She’s also a ward of the state who spent her formative years either locked in a psychiatric institution or running from ill-equipped foster families (and usually into the police). After an incident in which she kicked a man in the head (after he groped her, in front of several witnesses), she is declared emotionally disturbed (because she refused to participate in her psychiatric evaluation), and in need of a guardian. This means that all her assets and interests are controlled by a state sanctioned official. While reading, you can’t help but feel Lisbeth is being punished for her lack of conformity to the agreed standards of femininity rather than any actual law breaking. Her crimes are: defending herself from the men who would attack her, having a lot of sex, using drugs and a refusal to co-operate with the agreed norms of society. Worldwide, there is a grim history of the violent removal of freedom from women who are deemed a threat to those aforementioned norms. Whether it’s force-feeding suffragettes on hunger strike, female genital mutilation, institutionalising women for their ‘hysterical wandering wombs’ or burning them at the stake for ‘being witches’ – women who refuse to conform are punished and forced to live as outcasts with control over their finances, spaces and their bodies taken from them.

Lisbeth suffers all these injustices at the hands of the state. In addition to taking control of her finances and thus, her freedom, her government appointed guardian, Advokat Bjurman, rapes her twice.

The rape is an event that is supposed to break Lisbeth. Bjurman’s intent is to control her, force her to submit to the obedience and quiet that comprise the norms of femininity (as it’s defined by misogynist culture). Rather than shrink, as she is supposed to, and continue to have non-consensual sex with him in return for her own money, as he intends, Lisbeth makes a plan. Owing to her history with institutionalisation, the police don’t feel like an option, so she instead develops her own twisted violent revenge scheme. I can’t pretend that reading Lisbeth ruin Bjurman beyond repair was anything but satisfying. In the span of only a few hours she picks apart the pieces of his life, removing his power as thoroughly as he tried to do her own. She leaves him defeated, the words ‘I AM A SADISTIC PIG, A PERVERT AND A RAPIST’ literally tattooed across his violated, trembling body.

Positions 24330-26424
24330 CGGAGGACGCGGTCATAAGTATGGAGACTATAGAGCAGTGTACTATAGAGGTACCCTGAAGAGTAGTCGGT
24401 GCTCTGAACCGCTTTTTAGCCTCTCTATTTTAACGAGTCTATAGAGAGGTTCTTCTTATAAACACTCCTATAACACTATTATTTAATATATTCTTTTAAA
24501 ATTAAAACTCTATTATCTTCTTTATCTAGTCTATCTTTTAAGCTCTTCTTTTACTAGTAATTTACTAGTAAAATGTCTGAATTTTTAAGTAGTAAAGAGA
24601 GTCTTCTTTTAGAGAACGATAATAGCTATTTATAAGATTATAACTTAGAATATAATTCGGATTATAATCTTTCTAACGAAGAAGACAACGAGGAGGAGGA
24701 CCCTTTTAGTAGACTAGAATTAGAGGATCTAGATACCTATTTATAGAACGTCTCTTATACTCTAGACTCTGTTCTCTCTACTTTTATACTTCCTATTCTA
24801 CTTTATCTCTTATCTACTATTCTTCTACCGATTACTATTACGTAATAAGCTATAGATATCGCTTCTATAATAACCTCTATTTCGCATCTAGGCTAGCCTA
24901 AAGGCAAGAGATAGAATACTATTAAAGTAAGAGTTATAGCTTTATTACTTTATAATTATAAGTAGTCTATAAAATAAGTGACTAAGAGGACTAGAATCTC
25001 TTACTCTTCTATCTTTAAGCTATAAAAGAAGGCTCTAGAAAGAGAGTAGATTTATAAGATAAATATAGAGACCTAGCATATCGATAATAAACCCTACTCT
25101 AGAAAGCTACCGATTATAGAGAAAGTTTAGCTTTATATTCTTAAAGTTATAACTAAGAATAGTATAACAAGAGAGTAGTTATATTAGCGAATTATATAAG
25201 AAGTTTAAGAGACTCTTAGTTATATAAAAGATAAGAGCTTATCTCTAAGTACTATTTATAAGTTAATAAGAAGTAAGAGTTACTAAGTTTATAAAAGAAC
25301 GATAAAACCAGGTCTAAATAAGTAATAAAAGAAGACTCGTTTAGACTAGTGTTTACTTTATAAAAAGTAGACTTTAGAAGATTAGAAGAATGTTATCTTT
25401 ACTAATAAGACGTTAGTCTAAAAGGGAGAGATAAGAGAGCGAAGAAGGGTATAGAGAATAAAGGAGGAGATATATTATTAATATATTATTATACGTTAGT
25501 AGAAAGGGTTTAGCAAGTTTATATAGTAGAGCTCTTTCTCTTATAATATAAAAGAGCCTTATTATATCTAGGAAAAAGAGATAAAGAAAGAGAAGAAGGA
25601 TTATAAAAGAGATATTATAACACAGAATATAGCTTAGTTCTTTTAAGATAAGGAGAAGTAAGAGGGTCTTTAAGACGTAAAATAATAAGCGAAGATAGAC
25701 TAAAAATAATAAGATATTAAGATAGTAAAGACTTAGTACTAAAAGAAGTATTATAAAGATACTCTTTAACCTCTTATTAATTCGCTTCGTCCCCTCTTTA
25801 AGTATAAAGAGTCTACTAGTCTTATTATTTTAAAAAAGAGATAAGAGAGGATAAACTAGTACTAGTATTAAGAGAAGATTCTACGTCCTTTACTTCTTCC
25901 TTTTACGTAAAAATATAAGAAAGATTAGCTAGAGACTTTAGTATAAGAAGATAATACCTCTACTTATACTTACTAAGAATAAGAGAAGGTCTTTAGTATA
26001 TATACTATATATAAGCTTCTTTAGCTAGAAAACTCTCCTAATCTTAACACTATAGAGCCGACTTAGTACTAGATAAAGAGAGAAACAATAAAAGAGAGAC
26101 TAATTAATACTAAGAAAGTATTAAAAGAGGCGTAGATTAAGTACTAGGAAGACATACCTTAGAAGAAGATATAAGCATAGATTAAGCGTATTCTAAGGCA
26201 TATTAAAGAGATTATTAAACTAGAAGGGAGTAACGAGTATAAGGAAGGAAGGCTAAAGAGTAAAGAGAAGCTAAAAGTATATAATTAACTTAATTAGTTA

From what I can gather, there were many readers uncomfortable with Lisbeth’s actions. During some reading I did to prep for writing this review, I found book club discussion points online, all of them questioning whether or not Lisbeth took the right action. These questions speak directly to the point that Larsson wants to make about gender norms. As I said, the rape was supposed to defeat Lisbeth. Instead, it enraged her. She was obsessed with regaining her power. That led her to take violent action, something we rarely attribute to women, and especially women we consider victims. Larsson uses the almost instinctive sympathy we feel for Bjurman during Lisbeth’s attack as a demonstration of internalised misogyny. While what happened to Lisbeth was awfully inevitable – the rape of a young, troubled woman with no family support and criminal tendencies – what happened the Bjurman – the assault of a wealthy, middle class white man – was disturbing and completely unexpected.

Larsson originally called this series Men Who Hate Women. I wish the publishers had stuck with it. After her rape, Lisbeth becomes driven by the defeat of such men. It is what the rest of the novel – because the events I have discussed make up barely a quarter of it – is about.

Suicide Notes From Beautiful Girls

June and Delia used to be best friends. Then June started dating Ryan and everything with Delia changed. They haven’t spoken in about a year.

This does nothing to lessen June’s heartbreak when she hears of Delia’s death. People are saying it was suicide.

June doesn’t believe it. She knows that Delia was murdered. Now she just has to prove it.

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Suicide Notes From Beautiful Girls, by Lynn Weingarten is 339 pages of pure crazy. What I can’t decide is whether or not it was the good kind.

The story is split between present events and flashbacks of June and Delia’s friendship. Delia is not a normal girl. She is the ethereal type who dances into your world and changes everything for the better. For June, with her alcoholic mother and unsatisfactory social life, this was awesome. For me, with my current reading frustrations and lack of patience for this particular character trope, not so much.